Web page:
The government has finally reached an agreement with Japan on fishing rights. Taiwanese fishing boats can now operate in the waters around the Japanese-administered Diaoyutai Islands (釣魚台) — known as the Senkaku Islands in Japan — south of the 27th parallel north and in a zone outside 12 nautical miles (22km) and within 24 nautical miles of the island chain without fear of interference by the Japanese coast guard.
However, it is more important for the government to look into the overfishing of Taiwan’s fishing stocks: The more Taiwanese fishermen work, the poorer they become, creating a vicious cycle that will ultimately result in the complete exhaustion of the fishing stocks around Taiwan.
The main problem is that the fish stocks around the coast are steadily being depleted, so fishermen are returning to shore with ever-smaller catches, consisting of ever-smaller fish, yielding ever-smaller profits. Fishermen are constantly refitting their boats so that they can catch more fish. This not only increases their costs, it further depletes fish stocks, in a vicious circle.
Every year, the government allocates funds for procuring old fishing boats — in 2011, it bought seven trawlers and 90 smaller fishing vessels, for a total outlay of almost NT$75 million (US$2.52 million) — but this is a terribly ponderous process, offering little to improve the industry or prevent it from deteriorating into a race to the bottom that benefits no one.
Fishing stocks are not inexhaustible, they are a common-pool resource that individual fishermen seek to exploit for their own interests to the long-term detriment of the group, a situation known as the “tragedy of the commons.” This, along with the serious pollution along the nation’s coastal areas, means the waters surrounding our island are fast becoming a dead zone. It is no wonder that Chi Mei Optoelectronics Corp founder Hsu Wen-long (許文龍) plans to set up an association devoted to protecting and monitoring the waters surrounding Taiwan.
US political scientist Elinor Ostrom, awarded the Nobel prize in economics for her work on the tragedy of the commons, believed that common-pool resources did not necessarily have to be privatized or nationalized for them to be managed efficiently. Ostrom believed it is possible for common resources to be managed by groups of individuals with a personal stake in that resource, and there is no reason that this cannot be applied to the management and operation of common fishery resources.
For an example of how this would work, one need look no further than the management of fixed-net salmon fishing in Hokkaido, Japan. To prevent falling prices of salmon due to overfishing, local fishermen established a self-regulatory cooperative that limited the size of salmon catches, increased the efficiency of capital and labor, distributed profits calculated on the value of individual operations and introduced an adjustment system. To prevent excessive competition emerging between fisheries, the cooperative also introduced a mutually agreed fishing vessel limit and fair catch allocation system, thereby stabilizing the local fixed-net salmon fishing industry. The success of this venture shows that the self-governance model is the best way forward.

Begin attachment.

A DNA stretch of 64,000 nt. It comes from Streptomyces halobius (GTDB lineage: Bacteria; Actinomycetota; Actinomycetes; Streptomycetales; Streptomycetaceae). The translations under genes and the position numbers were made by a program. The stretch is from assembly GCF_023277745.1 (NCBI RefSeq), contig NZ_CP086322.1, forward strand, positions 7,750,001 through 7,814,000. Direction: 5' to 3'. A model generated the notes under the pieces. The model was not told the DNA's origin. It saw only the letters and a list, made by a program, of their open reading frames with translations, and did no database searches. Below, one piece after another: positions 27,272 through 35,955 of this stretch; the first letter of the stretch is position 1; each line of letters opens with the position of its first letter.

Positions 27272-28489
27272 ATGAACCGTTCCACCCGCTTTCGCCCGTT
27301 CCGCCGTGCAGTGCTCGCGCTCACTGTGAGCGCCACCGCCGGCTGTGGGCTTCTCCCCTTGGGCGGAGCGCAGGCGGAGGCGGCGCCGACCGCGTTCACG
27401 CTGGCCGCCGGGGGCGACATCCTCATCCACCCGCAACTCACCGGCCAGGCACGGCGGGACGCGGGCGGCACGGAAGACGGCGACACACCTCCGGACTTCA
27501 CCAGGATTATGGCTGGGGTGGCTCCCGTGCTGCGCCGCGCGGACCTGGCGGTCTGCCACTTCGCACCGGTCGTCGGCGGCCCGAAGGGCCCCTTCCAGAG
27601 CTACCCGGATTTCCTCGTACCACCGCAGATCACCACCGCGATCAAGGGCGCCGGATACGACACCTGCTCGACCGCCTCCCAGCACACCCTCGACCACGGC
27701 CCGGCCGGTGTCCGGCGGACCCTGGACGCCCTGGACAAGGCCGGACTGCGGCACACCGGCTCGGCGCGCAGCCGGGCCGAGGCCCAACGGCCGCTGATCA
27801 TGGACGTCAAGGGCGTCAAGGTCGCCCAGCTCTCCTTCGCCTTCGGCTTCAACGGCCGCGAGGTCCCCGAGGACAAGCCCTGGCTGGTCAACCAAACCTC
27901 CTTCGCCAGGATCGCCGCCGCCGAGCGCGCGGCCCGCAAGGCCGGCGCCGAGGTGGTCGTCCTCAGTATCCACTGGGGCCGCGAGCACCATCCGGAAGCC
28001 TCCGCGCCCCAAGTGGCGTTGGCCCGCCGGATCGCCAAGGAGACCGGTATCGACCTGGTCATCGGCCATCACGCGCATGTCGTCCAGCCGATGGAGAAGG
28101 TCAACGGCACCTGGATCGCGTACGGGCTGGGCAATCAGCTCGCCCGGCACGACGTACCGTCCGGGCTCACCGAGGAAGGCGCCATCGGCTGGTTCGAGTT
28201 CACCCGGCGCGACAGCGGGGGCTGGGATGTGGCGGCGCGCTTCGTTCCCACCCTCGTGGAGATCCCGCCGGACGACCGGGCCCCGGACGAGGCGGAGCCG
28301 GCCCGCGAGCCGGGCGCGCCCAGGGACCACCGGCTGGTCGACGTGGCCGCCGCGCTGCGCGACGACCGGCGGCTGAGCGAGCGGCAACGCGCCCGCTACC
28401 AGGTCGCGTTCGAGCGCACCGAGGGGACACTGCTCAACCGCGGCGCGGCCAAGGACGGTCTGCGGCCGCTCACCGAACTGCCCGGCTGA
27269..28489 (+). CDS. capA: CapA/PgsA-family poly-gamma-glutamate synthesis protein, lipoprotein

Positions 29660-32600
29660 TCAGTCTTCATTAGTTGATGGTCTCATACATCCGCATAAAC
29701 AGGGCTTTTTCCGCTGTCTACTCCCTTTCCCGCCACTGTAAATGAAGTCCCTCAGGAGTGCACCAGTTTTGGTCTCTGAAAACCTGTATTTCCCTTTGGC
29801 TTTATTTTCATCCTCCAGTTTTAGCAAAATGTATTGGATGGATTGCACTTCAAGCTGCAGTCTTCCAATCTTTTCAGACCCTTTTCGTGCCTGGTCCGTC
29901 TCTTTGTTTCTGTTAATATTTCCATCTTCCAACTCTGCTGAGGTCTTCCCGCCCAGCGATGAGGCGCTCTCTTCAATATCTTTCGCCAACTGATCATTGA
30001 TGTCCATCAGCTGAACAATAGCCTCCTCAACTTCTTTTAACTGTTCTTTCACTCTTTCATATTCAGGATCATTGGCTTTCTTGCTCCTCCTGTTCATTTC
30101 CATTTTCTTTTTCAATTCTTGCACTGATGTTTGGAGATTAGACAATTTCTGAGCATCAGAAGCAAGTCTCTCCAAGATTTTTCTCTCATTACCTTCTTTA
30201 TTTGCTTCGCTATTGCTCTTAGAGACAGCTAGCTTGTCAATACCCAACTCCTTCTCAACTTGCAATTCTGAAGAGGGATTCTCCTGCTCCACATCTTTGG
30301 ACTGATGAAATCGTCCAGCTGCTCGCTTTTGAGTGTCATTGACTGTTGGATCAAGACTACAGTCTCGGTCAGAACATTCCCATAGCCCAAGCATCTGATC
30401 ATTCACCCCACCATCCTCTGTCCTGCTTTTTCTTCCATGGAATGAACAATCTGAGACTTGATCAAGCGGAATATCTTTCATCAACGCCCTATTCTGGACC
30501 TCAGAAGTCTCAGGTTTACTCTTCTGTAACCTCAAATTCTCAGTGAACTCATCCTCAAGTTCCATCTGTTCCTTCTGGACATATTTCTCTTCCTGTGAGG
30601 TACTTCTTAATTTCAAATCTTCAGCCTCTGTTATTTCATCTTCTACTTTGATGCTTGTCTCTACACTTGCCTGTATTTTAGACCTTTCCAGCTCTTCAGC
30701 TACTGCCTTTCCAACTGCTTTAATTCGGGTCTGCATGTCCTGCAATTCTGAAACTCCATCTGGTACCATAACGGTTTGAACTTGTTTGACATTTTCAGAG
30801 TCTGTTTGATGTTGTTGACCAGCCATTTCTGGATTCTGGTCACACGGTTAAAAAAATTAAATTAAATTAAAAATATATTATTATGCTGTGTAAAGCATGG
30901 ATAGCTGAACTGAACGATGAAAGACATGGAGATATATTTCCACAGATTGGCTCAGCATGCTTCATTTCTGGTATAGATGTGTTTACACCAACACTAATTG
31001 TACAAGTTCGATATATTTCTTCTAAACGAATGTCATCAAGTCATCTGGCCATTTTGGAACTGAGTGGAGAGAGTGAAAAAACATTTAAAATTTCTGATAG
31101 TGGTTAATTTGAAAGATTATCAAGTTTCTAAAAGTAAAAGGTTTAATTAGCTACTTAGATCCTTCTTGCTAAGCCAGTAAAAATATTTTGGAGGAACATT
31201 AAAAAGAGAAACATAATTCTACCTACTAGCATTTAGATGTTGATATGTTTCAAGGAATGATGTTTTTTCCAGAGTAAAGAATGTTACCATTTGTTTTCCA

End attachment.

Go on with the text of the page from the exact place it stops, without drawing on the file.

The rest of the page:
The Japanese government has made it clear, through legislation, that operators themselves are responsible for the protection and management of fishery resources, as they are responsible for maintaining the stocks at the same time as they exploit them. However, the way fishery resources are protected and managed in Taiwan relies heavily on governmental oversight. Due to the nature of the resource, and the shortcomings of, and loopholes in, the relevant legislation, illegal overfishing continues.
There is also a serious problem with unwanted, less-profitable fish — the bycatch — getting caught in the nets along with the intended catch, and thrown back into the ocean. The vast majority of this discarded catch do not survive the process, and this is a terrible waste.
The competent authorities should be more pro-active in pushing for the introduction of some form of resource management within the industry, allowing fishermen to organize themselves into self-governing bodies and devise their own measures with which they can manage the fishery stocks and introduce an element of stability into the industry. Only then will they avoid the kind of destructive competition that is going on at the moment, and make the fish stocks, and their own livelihood, more sustainable.
We are already at the point where the degree of depletion of Taiwan’s near-shore fishery stocks demands that immediate action be taken. Self-regulation within the fishery industry works: There are success stories overseas to prove it, and the government should take note of this. Things need to change in the way we approach the issue as a nation, in the way fishermen operate, in what resources are made available and in the laws currently in place, in light of what is being achieved in other countries. These need to take into account Ostrom’s theory of collective self-governance’s focus on the importance of local self-determination. If we want to preserve the image of the idyllic life of the fisherman, we really need to look after the oceans better than we are at present.
Du Yu is chief executive officer of the Chen-Li Task Force for Agricultural Reform.
Translated by Paul Cooper